New Years Eve Countdown at Taipei 101
Alvin's Penthouse Kitchen wishes you a fruitful, delicious, Happy 2015!! As 2014 drew to a close, the Penthouse Kitchen took a little break and headed for Taipei for the New Years. As with all visits to Taiwan's bustling capital, the first and foremost stop on the itinerary is none but the city's many famed night markets. There, one navigates through narrow channels lined with food hawkers, each showcasing a specialty of some sort that ranges from ubiquitous local classics to the original and the creative.

As one grapples with the sights and sounds of a true steet food paradise, you are bound to fall first for the tantalizing aromas of sticky, grilled wild boar sausages(山豬肉香腸)infusing the atmosphere. And just as you find yourself overwhelmed by choice, the faintly puckering, pungent waft of deep-fried stinky tofu(臭豆腐)- served accompanied by pickled cabbage and a garlicky chili sauce - will surely assault your nostrils and have you drooling for more. Love it or hate it, there's just no ignoring it.

A stinky, tasty national obsession: stinky tofu served three ways. Love it or hate it, there's just no igrnoring it.
(From left) Stuffed pepper pork buns; soya sauce innards galore; aiyu jelly and lemon
"QQ"- as the Taiwanese affectionally describes all things chewy: freshly made and cut taro balls(芋圓)at Jiufen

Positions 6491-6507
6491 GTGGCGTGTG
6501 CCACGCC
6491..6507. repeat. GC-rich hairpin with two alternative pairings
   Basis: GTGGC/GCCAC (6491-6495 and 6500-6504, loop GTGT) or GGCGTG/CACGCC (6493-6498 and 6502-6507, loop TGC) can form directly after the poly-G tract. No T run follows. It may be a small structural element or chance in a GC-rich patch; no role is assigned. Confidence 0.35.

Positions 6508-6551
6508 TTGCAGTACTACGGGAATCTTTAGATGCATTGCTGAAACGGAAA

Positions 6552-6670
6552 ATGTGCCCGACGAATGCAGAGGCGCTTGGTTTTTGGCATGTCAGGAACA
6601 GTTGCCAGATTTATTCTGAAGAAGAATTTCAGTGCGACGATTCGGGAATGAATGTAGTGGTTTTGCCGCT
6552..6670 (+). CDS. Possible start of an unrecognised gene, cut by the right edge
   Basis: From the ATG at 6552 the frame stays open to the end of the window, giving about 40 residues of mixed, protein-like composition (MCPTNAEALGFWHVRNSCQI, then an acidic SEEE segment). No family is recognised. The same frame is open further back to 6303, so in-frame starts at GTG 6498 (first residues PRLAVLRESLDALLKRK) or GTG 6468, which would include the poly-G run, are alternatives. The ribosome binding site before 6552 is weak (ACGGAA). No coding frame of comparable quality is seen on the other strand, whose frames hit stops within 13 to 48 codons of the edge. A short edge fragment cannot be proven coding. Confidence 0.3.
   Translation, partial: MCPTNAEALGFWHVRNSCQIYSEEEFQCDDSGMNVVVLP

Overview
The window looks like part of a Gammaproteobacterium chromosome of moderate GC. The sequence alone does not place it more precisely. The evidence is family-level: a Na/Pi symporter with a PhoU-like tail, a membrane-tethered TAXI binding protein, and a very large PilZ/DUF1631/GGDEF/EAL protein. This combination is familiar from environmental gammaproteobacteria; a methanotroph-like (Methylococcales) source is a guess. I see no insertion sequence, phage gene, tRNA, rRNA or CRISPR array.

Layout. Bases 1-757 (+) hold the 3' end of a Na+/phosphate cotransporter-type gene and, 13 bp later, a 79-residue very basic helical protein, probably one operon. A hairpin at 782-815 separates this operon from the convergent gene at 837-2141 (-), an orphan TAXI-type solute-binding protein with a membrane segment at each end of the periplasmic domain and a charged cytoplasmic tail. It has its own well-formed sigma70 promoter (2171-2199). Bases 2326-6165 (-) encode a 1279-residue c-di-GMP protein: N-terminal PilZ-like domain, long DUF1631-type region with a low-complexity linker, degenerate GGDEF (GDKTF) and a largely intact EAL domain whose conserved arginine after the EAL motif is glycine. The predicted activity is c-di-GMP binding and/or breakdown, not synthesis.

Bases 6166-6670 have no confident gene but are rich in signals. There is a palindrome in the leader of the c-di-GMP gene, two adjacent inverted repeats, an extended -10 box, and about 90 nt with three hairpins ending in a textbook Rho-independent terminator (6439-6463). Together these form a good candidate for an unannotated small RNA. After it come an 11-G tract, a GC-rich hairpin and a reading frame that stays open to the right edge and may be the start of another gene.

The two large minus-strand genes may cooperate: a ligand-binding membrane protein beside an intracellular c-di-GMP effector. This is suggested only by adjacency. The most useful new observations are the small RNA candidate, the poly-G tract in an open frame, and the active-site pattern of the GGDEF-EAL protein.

Meaty, crusty, sesame-dusted stuffed pepper pork buns(胡椒餅)made fresh daily and baked in hot canisters; spicy, crunchy, tender pounded deep-fried chicken steaks(炸雞排)larger than your face; flaky, crispy, multi-layered scallion pancakes(蔥抓餅)made to order are all but only a few of my favorites that are not to be missed at Taipei's lively night markets. Whether you are there for a late night snack or a street feast, you are in for a real visual and taste treat. Not to mention the plethora of traditional desserts and beverages... that's if you still have room for that. But if you are like me, all things sweet belong to that other stomach, right?

As I write, I am back to work from welcoming the New Year in Taiwan (still detoxing and cleansing from excessive alcohol and grease) and currently busy preparing for a significant career milestone - so please stay tuned in the next couple of weeks as I shortly resume making a mess at the Penthouse Kitchen... bringing you more exciting, easy, tasty homecooking recipes this fresh, new year!